Thursday, 10 September 2015

A short assessment of the British Airways Flight 2276 Evacuation and Passenger Behaviour

Yesterday, a British Airways flight 2276 from Las Vegas to London Gatwick had one of it's engines catch fire at take off.

During an evacuation of an aircraft, there are few a simple rules to follow. Look for the emergency exits, lights strips on the aisle guide you to it, and walk to the exit to evacuate, leaving all personal belongings behind.

They are made as simple as possible due to the panic and stress that can be induced during the emergency.

The light strips were actually introduced, after a British AirTours Flight 28M air craft caught fire, where 54 passengers lost their lives due to the smoke in the cabin, and many  passengers crawling in the wrong direction. As smoke rises, the ground level is the last part of the cabin to fill up with smoke, so the light strips help you to the exits.

Flight 28M caught fire during take-off after a loud thump was heard during take-off. Any similarities to this Flight 2276, where the captain told NBC "There was a loud bang and the aircraft sort of veered to the left..." ? You see where I'm going with this.

Passenger Evacuation Behaviour

Lets first look at the behaviour of passengers, by just looking at one dramatic photo. We see a number of passengers evacuating with their hand bags, luggage, and so on. This goes in contrast to the instructions provided in the event of an emergency.

Passengers leaving the aircraft. (Source)


This one image has created a significant amount of anger over social media, denouncing these passengers as selfish, and valuing their own personal belongings over other people's lives. However, some passengers (not necessarily the ones on this aircraft) argue that they would take their personal belongings for all sorts of reasons, business, medication, they had it on their lap (such as their laptops), and so on, maintaining that they don't see a problem with it if they already have it on them. As can be seen from some of the comments in this BBC news article.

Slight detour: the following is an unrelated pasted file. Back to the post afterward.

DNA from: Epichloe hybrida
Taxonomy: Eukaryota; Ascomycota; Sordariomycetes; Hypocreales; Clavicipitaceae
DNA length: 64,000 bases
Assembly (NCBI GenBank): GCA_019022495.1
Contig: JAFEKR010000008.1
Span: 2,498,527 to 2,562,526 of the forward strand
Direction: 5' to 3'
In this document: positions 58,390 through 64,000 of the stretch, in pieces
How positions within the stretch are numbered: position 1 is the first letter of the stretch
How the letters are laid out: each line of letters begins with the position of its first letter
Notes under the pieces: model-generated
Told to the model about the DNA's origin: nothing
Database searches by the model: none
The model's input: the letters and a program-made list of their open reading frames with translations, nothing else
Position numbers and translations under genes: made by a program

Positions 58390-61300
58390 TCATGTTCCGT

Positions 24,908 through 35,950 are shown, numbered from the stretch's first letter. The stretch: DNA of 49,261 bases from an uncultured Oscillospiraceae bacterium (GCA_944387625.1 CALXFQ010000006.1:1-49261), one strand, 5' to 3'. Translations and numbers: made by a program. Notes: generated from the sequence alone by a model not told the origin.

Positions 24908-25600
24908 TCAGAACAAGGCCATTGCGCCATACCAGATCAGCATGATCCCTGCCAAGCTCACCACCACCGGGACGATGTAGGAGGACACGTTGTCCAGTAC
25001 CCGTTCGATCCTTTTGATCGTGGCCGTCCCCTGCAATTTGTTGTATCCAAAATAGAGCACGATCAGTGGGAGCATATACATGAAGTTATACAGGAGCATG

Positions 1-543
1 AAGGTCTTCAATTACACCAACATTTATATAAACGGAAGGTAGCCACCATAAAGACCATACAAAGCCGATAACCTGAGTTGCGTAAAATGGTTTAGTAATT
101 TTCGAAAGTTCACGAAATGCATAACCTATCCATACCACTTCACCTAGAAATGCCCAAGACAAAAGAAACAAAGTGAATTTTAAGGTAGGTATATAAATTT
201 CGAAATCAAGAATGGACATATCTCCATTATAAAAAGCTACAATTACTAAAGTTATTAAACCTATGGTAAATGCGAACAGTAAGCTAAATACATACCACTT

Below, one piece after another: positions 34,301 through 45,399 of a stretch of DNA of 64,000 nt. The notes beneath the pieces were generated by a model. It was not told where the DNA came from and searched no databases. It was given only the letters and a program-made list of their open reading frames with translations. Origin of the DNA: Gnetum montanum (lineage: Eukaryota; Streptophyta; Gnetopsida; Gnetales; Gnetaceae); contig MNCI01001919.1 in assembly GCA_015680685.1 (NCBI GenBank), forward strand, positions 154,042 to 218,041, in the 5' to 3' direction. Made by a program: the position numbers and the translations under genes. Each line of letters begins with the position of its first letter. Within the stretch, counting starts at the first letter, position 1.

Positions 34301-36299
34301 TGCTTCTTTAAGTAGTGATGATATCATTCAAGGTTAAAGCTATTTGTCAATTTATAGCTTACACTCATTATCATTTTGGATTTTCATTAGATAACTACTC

Comments

I keep all my most important items in my carry-on bag. It would be extremely damaging to my business if I lost it. So yes, I would TRY to get my bag off the plane as I was leaving -- but ONLY IF it was possible to do so without blocking anyone else or otherwise impeding the evacuation.

My hand luggage usually contains my medication, my girlfriend has her inhaler in hers. Leaving either behind could cause a further medical emergency.

Damn right I would take my hand luggage. My passport would be in there, all my contacts and insurance documents too. Without which I'm stuffed and potentially trapped if the plane burns to a crisp. 

At school, we were told that in the event of a fire drill we should leave all belongings on the desk and proceed to the fire exit. With that said, if I was physically using my laptop at the time, why wouldn't I would take it with me? If it doesn't slow you down or put yourself or others at risk, why not grab your hand luggage?

Dangerous Behaviour?

Lets take these two contrasting views into account, and start breaking it down to the reasons why this sort of behaviour may or may not be a danger.